During the entire time and up until four months ago, that is, until April 1966, both petitioner and petitioner's spouse honestly and in good faith considered that the family home was the actual residence, the home, the official living place, the place of general abode, the principal and actual dwelling place of both petitioner and petitioner's spouse. This was the place to which all of his mail—other than office mail—was sent. This was the address he used as his residence address. This was the place where he kept practically all of belongings and personal property except for his wearing apparel and his law office equipment. This was the address which he continued to give to the Registrar of Voters, and he actually voted from this address until he changed his registration when he re-registered to vote in April 1966 four months ago.

He did sleep elsewhere, it is true, in an apartment which he rented in February, 1965, at Brookside Country Club in Los Angeles. And he still does so. But, as confirmed by the Manager, he refused to sign a lease and has stayed there on a strictly month-to-month tenancy. And petitioner never did learn where her spouse was actually staying, because the only address she had for him other than the family home was his office. Apparently the first time she heard of the Brookside Country Club apartment was at this final hearing in Court here today.

Under the circumstances it is clear, and the Court finds, that the Sherman Oaks family home was the actual residence, the home, the official living place, the place of general abode, the principal and actual dwelling place of both petitioner and petitioner's spouse, from November 1959 until at least April 1966, four months ago.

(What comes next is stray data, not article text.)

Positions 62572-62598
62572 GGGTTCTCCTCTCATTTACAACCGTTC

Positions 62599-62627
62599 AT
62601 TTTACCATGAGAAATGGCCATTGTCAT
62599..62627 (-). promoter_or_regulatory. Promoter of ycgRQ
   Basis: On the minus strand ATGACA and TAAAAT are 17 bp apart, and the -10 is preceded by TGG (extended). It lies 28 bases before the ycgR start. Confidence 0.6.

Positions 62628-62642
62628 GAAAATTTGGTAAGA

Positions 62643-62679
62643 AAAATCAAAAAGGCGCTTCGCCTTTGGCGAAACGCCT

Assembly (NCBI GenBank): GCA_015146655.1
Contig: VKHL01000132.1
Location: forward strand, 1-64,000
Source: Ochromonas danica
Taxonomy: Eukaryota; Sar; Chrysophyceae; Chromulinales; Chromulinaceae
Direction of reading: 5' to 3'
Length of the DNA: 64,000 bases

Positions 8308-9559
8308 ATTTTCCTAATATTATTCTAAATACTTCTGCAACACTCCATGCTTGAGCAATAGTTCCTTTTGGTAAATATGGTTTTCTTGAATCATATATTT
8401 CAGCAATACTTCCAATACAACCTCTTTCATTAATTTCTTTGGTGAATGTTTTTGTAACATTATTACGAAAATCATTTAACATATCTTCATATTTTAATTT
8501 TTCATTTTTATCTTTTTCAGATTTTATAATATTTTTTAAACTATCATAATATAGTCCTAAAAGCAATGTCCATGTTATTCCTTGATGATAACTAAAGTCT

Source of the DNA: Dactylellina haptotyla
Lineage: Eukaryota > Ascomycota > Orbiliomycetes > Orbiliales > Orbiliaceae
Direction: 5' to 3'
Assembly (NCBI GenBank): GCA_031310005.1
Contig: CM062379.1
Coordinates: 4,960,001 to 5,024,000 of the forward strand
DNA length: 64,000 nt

Finally, there is no question, and the Court finds, that at all times since November 1958 petitioner and her citizen spouse have been validly and lawfully married; that they are still married at the present moment; and that all of the rights, duties, privileges and obligations arising out of the marriage and thereto appertaining have been and still are in existence and in full force and effect as of this moment.

We now examine the contentions of the Immigration and Naturalization Service in contesting petitioner's citizenship and recommending its denial.


The Government contends that petitioner did not live with her spouse "in marital union" for the requisite three-year period immediately preceding the filing date of the petition (March 11, 1965), because of the fact that the spouse physically left the family home on January 1, 1965, and did not sleep there again. Put another way, it is urged by the Service that petitioner was not living "in marital union" with her spouse from January 1 to March 11, 1965, making a gap of two and one-half months in the statutorily required three-year period.